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Cellular and molecular mechanisms affecting tumour radiosensitivity : An in vitro study

Power, Olive Mary; (1998) Cellular and molecular mechanisms affecting tumour radiosensitivity : An in vitro study. Doctoral thesis (Ph.D), UCL (University College London). Green open access

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The response of tumour cells in vitro to ionising radiation can, to a certain extent, predict the response of tumours to various radiotherapy treatment modalities. This thesis considers some of the factors known to be involved in the radiation response of human tumour cells in vitro. These parameters include radiation-induced cell-cycle perturbations, apoptosis and DNA damage repair. A panel of eight human tumour cell lines with markedly differing radiosensitivities were assessed in order to determine the key factors governing their radiation response. A wide range of doses spanning both the low dose region (0-2 Gy and 0-5 Gy) and the clinically relevant region (1-4 Gy) were used to determine whether differences in responses could distinguish cells which were radiosensitive or resistant. Ionising radiation produced a cell cycle delay in all cell lines in one or both of the cellular checkpoints. A Gl/S delay was detected in those cell lines that expressed wild-type p53, and the duration of this delay appeared to be directly related to the level of constitutive protein. p53 protein stabilisation was observed after 4 h, even at doses of 0-2 Gy, although a Gl/S delay was only detectable at higher doses. There was no direct relationship between p53 status and survival although wild-type p53 expression was more prevalent in the radiosensitive cell lines (3/4 sensitives are wild-type versus 2/4 resistants). A G2/M delay could only be detected at doses of > 1 Gy. This delay appeared to be dose independent in the resistant cell lines, suggesting a threshold dose of IGy, above which no further effect is observed. A radiation-induced reduction of cyclin B1 protein was observed in all cell lines implicating this protein in the induction of a G2/M delay. The duration of G2/M delay was significantly longer in the radiosensitive cell lines at 4 Gy (7-20 h versus 4-6 h at 4 Gy). The proportion of cells that exited the G2/M block and re-entered GO/G1 phase was also significantly less in the radiosensitive cell lines at this dose and was directly related to the increased level of apoptosis observed in these cell lines. It is speculated that the induction of apoptosis occurs after cells have attempted to repair damage before the onset of mitosis, eliminating those cells with irreparable damage. Apoptosis at low doses were not significantly different to constitutive levels, suggesting a limited role of apoptosis in the low dose hypersensitivity response previously observed in some of the cell lines in this study. Radiosensitive cell lines also demonstrated reduced initial DNA damage, measured by CHEF, (1.3-1.7 versus 1.8-2.2 excluding mutant radiosensitive phenotypes) and DSB break repair (20-30% versus 15-20%). While the responses to radiation were expectedly varied it is speculated that radioresistance is associated with increased repair while radiosensitivity is associated with increased apoptosis.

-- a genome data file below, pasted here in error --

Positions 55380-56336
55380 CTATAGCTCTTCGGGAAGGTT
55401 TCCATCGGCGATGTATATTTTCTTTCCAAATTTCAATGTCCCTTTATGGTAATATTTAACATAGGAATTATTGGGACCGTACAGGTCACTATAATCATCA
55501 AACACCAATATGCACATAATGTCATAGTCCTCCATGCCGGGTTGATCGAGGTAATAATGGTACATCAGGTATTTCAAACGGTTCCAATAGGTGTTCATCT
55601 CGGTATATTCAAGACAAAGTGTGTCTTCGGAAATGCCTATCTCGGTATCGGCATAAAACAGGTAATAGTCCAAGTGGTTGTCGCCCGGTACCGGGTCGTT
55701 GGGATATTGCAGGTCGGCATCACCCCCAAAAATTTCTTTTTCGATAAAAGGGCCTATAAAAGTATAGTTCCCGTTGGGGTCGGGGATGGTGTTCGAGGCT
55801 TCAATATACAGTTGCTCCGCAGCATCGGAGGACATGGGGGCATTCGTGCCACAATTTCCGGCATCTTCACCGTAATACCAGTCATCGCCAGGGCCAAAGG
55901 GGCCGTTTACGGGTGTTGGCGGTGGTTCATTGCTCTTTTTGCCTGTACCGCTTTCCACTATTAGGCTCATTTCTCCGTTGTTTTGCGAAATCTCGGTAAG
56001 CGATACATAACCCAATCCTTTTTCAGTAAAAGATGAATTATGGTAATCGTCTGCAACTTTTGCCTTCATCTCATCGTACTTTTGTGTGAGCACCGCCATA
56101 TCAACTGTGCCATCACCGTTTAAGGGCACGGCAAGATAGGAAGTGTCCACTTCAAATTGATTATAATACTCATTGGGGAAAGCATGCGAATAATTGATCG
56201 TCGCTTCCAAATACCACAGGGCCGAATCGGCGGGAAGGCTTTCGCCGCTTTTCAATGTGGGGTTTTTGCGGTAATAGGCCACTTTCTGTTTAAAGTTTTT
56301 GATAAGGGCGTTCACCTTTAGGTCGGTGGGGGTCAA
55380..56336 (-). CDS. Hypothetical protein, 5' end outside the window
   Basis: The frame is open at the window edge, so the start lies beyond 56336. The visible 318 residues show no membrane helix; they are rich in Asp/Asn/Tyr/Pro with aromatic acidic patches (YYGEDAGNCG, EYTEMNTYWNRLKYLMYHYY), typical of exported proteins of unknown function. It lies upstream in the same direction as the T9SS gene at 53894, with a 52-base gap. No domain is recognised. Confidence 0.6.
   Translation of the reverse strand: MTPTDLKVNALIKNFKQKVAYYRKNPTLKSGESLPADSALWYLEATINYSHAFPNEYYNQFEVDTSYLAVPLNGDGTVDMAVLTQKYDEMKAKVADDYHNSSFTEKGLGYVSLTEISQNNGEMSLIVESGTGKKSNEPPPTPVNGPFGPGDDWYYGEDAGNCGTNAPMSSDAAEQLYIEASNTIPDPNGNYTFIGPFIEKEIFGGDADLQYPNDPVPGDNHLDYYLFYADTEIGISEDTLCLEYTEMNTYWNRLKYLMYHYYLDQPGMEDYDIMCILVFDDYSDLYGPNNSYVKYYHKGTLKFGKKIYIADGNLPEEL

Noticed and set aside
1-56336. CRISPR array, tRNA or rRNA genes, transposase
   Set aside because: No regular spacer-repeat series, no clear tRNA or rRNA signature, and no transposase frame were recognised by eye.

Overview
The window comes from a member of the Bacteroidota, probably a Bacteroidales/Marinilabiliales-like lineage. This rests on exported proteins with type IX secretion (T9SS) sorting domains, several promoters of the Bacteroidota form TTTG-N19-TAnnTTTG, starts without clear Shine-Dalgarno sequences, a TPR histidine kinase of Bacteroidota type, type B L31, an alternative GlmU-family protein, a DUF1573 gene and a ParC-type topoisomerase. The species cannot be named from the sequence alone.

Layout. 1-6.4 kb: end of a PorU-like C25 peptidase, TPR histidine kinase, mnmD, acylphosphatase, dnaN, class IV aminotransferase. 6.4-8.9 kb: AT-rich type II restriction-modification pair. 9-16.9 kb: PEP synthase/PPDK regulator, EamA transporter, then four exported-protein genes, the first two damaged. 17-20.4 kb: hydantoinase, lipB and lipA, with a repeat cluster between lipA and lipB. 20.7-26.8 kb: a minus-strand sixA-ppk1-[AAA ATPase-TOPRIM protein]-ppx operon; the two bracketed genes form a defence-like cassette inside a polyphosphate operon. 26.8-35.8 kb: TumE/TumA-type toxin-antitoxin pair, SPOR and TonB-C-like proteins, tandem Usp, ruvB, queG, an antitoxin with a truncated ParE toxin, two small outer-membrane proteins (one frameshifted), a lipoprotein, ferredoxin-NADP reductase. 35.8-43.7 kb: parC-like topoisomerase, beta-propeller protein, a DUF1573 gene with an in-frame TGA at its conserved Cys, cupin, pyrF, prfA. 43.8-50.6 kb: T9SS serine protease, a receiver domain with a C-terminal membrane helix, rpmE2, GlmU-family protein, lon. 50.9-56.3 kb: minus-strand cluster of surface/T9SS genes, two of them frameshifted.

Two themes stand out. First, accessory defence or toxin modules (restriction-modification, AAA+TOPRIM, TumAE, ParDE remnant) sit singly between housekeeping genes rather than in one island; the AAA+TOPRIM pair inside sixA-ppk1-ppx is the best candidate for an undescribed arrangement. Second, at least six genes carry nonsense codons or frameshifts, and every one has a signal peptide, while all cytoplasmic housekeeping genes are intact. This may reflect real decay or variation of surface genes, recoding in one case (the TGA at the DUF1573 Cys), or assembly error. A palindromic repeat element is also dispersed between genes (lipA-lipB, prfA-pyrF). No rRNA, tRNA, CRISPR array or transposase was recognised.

Type: Thesis (Doctoral)
Qualification: Ph.D
Title: Cellular and molecular mechanisms affecting tumour radiosensitivity : An in vitro study
Open access status: An open access version is available from UCL Discovery
Language: English
Additional information: Thesis digitised by ProQuest.
Keywords: Pure sciences
URI: https://discovery.ucl.ac.uk/id/eprint/10103566
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